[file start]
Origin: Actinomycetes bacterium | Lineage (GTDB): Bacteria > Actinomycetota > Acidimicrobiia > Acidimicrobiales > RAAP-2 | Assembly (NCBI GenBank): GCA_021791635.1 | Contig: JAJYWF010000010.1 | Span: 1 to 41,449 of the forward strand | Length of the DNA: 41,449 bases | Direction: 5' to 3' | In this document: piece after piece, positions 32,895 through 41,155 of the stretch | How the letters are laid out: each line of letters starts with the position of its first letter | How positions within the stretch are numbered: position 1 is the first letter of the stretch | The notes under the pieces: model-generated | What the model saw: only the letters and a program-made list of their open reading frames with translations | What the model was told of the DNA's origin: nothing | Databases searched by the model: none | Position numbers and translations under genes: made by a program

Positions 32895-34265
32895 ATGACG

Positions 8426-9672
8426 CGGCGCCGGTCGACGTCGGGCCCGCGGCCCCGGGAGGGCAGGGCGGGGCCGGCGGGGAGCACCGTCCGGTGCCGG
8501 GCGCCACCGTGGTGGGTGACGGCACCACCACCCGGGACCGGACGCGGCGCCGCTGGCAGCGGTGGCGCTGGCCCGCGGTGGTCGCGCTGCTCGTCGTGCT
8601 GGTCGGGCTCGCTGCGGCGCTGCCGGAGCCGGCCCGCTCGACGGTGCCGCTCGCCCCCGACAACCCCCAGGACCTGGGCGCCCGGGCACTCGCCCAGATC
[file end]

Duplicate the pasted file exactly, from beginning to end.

Origin: Actinomycetes bacterium | Lineage (GTDB): Bacteria > Actinomycetota > Acidimicrobiia > Acidimicrobiales > RAAP-2 | Assembly (NCBI GenBank): GCA_021791635.1 | Contig: JAJYWF010000010.1 | Span: 1 to 41,449 of the forward strand | Length of the DNA: 41,449 bases | Direction: 5' to 3' | In this document: piece after piece, positions 32,895 through 41,155 of the stretch | How the letters are laid out: each line of letters starts with the position of its first letter | How positions within the stretch are numbered: position 1 is the first letter of the stretch | The notes under the pieces: model-generated | What the model saw: only the letters and a program-made list of their open reading frames with translations | What the model was told of the DNA's origin: nothing | Databases searched by the model: none | Position numbers and translations under genes: made by a program

Positions 32895-34265
32895 ATGACG

Positions 8426-9672
8426 CGGCGCCGGTCGACGTCGGGCCCGCGGCCCCGGGAGGGCAGGGCGGGGCCGGCGGGGAGCACCGTCCGGTGCCGG
8501 GCGCCACCGTGGTGGGTGACGGCACCACCACCCGGGACCGGACGCGGCGCCGCTGGCAGCGGTGGCGCTGGCCCGCGGTGGTCGCGCTGCTCGTCGTGCT
8601 GGTCGGGCTCGCTGCGGCGCTGCCGGAGCCGGCCCGCTCGACGGTGCCGCTCGCCCCCGACAACCCCCAGGACCTGGGCGCCCGGGCACTCGCCCAGATC